The Income-tax Act, 1961 (‘the Act’) embodying the law of income-tax is a comprehensive and complete code in itself. As such, anything done, or purported to be done, under the Act has to be necessarily in accordance with its general and/or special provisions. For ensuring that it is so, basically, one should have sufficient familiarity with the general scheme as well as the applicable special provisions of the Act; also, have a proper understanding and appreciation in the right perspective of the scheme and the provisions. As ruled by the Courts, the Act must be read as a whole; thereafter the same should be considered Chapter-by-Chapter, then section-by-section, and ultimately word-by-word. Further, the provisions should be so construed as to make a consistent enactment of the whole statute.
For a proper compliance, it is essential that the taxpayers should have knowledge, in the true sense of the term, of the law. And, for a proper implementation, it is all the more essential that the officers and authorities appointed/empowered under the Act should equip themselves with a thorough and intimate knowledge of/familiarity with the law, more so of the case law, so as to properly discharge their respective duties and responsibilities of implementation, enforcement and administration. For evaluating as to how far the concerned authorities are really committed or disposed to live up to such expectations of them as aforesaid, a close review of the eminently decided court cases should be of help as an eye-opener.
In dealing with any issue arising in a given case in regard to which a particular enactment (s) is /needs to be considered as of relevance, it is important to closely study and examine it in all its ramifications, so as to reach an understanding in the proper perspective. More importantly, in construing any provision, due regard must be had to the well settled and established principles and rules as enunciated by the case law, which are useful aids for understanding and/or interpretation of any enactment. As otherwise, the inevitable consequence would be chaos and confusion in the minds of one and all really concerned; so also, in the income-tax regime. To be precise, for ascertaining and coming to a conclusion with regard to the legal position on any issue/point of dispute, it is imperative to make an insightful study, in order to have, as far as possible, a clear understanding / reasonably good grasp of, – the basic scheme, as also the relevant provisions, of the Act; besides, of course, the host of case law, as also the Departmental circulars, should they have a direct relevance to and cover on all fours any given issue.
> Our people, like any other, fall into three segments – honest, dishonest, and basically not dishonest but the nature of whose response to the law is conditioned by the quality of the law. Our tax legislation ignores the first, is preoccupied with the second and alienates the third.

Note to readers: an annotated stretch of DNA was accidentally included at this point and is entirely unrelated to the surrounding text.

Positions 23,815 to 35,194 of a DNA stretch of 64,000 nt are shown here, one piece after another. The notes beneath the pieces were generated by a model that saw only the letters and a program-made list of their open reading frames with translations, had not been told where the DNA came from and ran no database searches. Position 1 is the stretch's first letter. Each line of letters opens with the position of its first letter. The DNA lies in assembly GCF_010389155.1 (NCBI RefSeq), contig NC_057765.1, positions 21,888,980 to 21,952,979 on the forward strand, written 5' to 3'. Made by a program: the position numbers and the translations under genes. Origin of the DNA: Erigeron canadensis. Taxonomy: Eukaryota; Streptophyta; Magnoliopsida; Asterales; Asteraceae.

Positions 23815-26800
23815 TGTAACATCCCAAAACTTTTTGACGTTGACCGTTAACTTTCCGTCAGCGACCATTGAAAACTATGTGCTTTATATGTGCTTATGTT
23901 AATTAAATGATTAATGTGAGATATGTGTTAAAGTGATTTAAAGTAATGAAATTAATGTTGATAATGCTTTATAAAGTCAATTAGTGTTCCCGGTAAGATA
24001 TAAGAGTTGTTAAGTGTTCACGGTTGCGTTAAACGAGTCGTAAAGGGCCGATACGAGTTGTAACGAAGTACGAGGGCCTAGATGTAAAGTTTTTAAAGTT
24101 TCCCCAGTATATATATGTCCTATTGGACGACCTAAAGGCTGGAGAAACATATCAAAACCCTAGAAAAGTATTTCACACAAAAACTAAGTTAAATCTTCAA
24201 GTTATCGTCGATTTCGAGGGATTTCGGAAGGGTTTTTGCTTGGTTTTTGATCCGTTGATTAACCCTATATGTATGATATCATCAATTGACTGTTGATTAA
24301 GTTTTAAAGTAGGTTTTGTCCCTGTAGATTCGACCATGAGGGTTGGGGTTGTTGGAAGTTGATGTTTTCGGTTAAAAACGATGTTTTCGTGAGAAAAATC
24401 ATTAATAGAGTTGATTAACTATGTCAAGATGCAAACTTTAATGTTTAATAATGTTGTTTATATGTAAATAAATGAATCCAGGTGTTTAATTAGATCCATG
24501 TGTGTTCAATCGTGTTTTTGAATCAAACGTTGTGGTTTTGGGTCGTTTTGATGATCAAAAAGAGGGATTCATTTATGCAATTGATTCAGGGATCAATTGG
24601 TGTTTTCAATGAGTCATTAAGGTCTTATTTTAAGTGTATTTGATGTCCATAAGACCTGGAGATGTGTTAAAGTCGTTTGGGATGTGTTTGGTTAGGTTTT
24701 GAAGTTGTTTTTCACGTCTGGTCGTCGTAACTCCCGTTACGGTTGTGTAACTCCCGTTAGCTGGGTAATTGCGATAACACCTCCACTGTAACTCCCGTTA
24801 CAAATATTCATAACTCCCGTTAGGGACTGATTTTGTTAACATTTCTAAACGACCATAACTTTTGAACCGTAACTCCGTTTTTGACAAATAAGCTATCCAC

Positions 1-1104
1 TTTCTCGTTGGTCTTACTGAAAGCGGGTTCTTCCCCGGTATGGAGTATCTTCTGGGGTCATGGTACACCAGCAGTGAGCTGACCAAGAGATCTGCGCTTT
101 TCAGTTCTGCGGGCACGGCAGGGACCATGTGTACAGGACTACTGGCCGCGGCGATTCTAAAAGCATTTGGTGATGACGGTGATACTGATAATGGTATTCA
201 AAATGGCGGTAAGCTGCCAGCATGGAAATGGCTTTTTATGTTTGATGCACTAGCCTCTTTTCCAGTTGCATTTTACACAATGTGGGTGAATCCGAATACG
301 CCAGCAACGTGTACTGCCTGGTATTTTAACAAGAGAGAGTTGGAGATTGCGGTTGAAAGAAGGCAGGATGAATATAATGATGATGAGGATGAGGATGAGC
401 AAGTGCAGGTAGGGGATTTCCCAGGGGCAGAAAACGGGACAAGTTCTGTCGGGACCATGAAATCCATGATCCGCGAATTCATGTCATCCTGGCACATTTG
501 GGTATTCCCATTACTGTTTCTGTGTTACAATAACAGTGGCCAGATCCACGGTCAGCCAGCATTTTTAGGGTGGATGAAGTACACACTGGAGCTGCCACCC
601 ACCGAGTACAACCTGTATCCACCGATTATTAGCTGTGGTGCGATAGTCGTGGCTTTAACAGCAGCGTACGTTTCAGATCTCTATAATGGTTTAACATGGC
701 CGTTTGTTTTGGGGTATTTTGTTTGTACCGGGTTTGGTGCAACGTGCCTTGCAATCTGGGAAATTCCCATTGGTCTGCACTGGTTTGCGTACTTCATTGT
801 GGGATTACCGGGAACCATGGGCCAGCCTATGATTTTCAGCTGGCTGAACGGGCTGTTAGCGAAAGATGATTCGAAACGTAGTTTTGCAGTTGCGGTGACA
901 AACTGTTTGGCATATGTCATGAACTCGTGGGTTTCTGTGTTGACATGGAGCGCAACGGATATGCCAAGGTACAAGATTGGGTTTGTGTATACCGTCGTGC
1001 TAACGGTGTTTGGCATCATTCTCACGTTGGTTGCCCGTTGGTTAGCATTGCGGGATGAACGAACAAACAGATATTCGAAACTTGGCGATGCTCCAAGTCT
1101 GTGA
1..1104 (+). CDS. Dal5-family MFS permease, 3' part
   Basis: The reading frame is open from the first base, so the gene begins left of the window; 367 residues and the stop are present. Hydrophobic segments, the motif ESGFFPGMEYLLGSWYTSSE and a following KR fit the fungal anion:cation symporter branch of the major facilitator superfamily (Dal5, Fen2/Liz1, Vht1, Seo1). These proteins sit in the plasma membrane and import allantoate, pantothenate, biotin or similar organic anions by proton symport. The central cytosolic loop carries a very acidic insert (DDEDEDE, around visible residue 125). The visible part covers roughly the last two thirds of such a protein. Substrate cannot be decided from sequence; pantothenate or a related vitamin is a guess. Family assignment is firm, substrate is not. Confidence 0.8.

> In the matter of the nation’s economy and social welfare, by its very nature, the possibility of oneness in thoughts or views, or a uniform or unanimous conclusion, is a far cry, rather is almost extinct.
Nonetheless, for the particular cross section of the people, howsoever limited in number they are, but who have the will and time to spare for thoughts or deliberations on matters of general interest- to be precise, public or social interests in its literal sense, the above excerpts from the incisive thoughts shared by a towering legal luminary for the common good may be found to make every sense and be of significant guidance all the time. Needless to add that, even in today’s scenario, most of them are bound to provide the requisite clues, positive or otherwise; in particular, for an intelligent appraisal of any one or set of given propositions.
To share own perspective:
In handing down the view adverse to the taxpayer, the HC is seen to have, in its wisdom, preferred to go by a very rigid reading and interpretation of ‘the letter’ of the law; as opposed to the liberal interpretation courts, including the SC, have often resorted to, in several earlier decided cases, going by rather also ‘the spirit’ of the admittedly beneficial enactments such as the one on hand.
Going by the line of reasoning, not without substance, as canvassed for, on previous occasions, in one’s conviction, all such related disputes need to be given a quietus, once for all, by appropriate amendments of the law, by plugging in the necessary correctives of such areas which have been giving rise to such controversies with no scope for resolution ever.
For a close study and sincere suggestion on the point why the scheme of the provisions of sec 54, 54 F, etc., require to be given a liberal interpretation having regard also to ‘the spirit’- ought not merely to ‘the letter ‘, – the critical /analytical study as personally attempted through certain published articles may be found useful; for instance, lately in (2014) 226 TAXMAN 143.
Extracts (selectively supplied):
(a) On 29th April, 1995, the appellant sold a plot of land in Mumbai for a consideration of Rs.85,33,250/-.
(b) On 16th July, 1996, the appellant entered into an agreement to purchase a flat for a consideration of Rs.69,60,000/-.
(e) On 4th November, 1996 the appellant filed his return of income for the Assessment year 1996-97. This was after the due date of filing the return of income.
(f) On 13th March, 2001, the Assessing Officer passed an Assessment Order under Section 143(3) read with Section 147 of the Act. The Assessment Order determined the net consideration at Rs.75.39 lakhs.
(g) Being aggrieved, the appellant-assessee filed an appeal to the Commissioner of Income Tax (Appeals) (CIT(A)). By order dated19th October, 2001, the CIT(A) did record the fact that the appellant had obtained possession of the new flat on 27th January, 1997. However, the order of the Assessing Officer dated 13th March, 2001 was not disturbed.